Can Your DNA Influence Your Gym Habits?

More specifically, can I blame my DNA for not loving working out?

News flash: being healthy involves working out in some way, shape or form. Never heard that one before, right? What if you want to get in shape, but the gym gives you the heebie-jeebies? Maybe it’s because you’ve had an unpleasant experience with one too many sweaty gym benches. Or maybe you’re sick of lifting weights next to those certified gym bros.

There are plenty of reasons why someone may lack an affinity for their communal “pick things up and put them down” locale. As it turns out, one of these reasons has to do with your genes. Gym attendance is an age-old practice created by an ancient civilization. That’s right, your ancestors were pumping iron before Equinox was cool.

You may not have the “gym gene”, and that’s okay! Instead of guilt-tripping yourself, let’s explore why some people flock to the gym, while others run (or walk) for the hills.

What factors influence your gym habits?

Were your ancestors fit because they started the “gym revolution”? Or did they meet their “step count” because they were chased through the Amazon by large jungle cats? Whatever category you may fall in, you can’t blame your genes for all your likes and dislikes. Other factors that can influence your gym attendance are:

  • Your age
  • Your sex
  • Your income
  • Your ethnicity

Taking a deeper dive into these factors shows that over 60% of gym-goers are between 18 and 34 years old, while over 30% are 34-54 years old, and 22% are 55+ years of age. People who use gyms over 100x per year earn an average of $150k per year.

Additionally, you may be more likely to go to the gym if your gym has excellent customer service, the location is convenient, and if the equipment is up-to-date.

Are you more likely to be a gym-goer?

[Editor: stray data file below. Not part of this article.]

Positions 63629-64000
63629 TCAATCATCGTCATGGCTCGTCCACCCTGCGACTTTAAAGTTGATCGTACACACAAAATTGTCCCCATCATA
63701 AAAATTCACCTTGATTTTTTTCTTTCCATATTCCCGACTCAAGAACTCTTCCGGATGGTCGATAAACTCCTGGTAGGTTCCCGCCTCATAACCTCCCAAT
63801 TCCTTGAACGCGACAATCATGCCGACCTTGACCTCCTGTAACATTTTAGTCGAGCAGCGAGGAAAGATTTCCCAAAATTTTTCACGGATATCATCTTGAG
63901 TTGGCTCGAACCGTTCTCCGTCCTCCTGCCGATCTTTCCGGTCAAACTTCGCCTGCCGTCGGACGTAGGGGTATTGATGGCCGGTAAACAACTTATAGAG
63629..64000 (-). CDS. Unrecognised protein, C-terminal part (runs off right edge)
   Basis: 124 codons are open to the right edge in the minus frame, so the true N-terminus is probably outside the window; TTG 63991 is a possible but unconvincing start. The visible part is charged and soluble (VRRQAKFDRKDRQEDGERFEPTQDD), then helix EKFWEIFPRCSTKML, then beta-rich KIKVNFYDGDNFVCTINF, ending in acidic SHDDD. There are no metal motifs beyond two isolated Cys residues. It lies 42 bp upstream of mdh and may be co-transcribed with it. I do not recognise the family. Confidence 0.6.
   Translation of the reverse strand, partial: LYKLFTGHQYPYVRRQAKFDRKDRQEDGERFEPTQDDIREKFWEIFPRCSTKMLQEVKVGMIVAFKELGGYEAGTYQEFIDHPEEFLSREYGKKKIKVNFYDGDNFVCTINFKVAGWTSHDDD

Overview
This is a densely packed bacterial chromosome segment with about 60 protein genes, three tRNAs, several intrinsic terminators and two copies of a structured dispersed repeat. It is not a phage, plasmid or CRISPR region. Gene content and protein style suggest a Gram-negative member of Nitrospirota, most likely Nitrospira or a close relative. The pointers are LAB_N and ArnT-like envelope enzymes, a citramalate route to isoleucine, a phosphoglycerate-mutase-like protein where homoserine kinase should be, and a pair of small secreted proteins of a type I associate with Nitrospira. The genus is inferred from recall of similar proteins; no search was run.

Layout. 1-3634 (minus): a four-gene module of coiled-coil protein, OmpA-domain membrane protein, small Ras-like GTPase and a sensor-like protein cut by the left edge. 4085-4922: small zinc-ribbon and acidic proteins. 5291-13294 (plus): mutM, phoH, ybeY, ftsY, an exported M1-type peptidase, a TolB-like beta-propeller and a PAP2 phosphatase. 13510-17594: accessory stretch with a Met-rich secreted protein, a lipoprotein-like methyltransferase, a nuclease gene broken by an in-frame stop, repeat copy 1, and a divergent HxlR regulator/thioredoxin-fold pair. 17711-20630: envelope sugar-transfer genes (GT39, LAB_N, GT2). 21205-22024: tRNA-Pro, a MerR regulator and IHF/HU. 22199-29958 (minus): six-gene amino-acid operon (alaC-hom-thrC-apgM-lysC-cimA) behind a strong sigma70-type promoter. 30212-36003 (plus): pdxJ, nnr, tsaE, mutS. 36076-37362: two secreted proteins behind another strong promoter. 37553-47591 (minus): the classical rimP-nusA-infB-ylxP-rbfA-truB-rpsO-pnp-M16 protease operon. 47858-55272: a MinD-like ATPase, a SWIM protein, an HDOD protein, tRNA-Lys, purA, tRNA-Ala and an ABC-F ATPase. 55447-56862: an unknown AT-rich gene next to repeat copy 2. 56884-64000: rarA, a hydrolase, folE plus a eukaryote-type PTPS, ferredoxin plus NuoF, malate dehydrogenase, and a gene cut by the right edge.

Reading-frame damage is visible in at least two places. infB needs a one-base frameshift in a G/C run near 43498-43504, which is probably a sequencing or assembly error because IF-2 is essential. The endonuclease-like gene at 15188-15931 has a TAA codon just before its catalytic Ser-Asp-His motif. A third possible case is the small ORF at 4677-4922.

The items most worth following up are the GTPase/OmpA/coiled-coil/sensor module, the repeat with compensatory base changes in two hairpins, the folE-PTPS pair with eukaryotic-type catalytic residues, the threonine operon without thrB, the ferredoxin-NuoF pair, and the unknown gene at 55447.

The answer lies deep within your cells. Your DNA contains your DPY19L1 gene that codes for a protein known as the protein dpy-19-like 1. This protein is involved in the growth of neurons during brain development, which can affect your propensity for frequent exercise.

A change in your DPY19L1 gene, also known as a gene variant, at a specific location in your genetic code may create a change in your dpy-19-like 1 protein. In turn, there may be a change in the growth of certain neurons in your brain. Thus, your DNA can tell you whether you may be more or less likely to hit the gym at least three times per week.

Even if going to the gym may sound like a bore, there are plenty of ways you can get your exercise in sans communal locker rooms. Following individualized physical fitness plans or exercising with friends outside may be more your speed.

Use Your DNA to explore your Physical Activity Level

If you're a CRI Genetics customer, you can access your Physical Activity Report in your CRI Genetics account right now and find out your own risk of insulin resistance.

Not a CRI Genetics customer yet? Go check out any current promotions and find out how you can get the Physical Activity Report (and many more).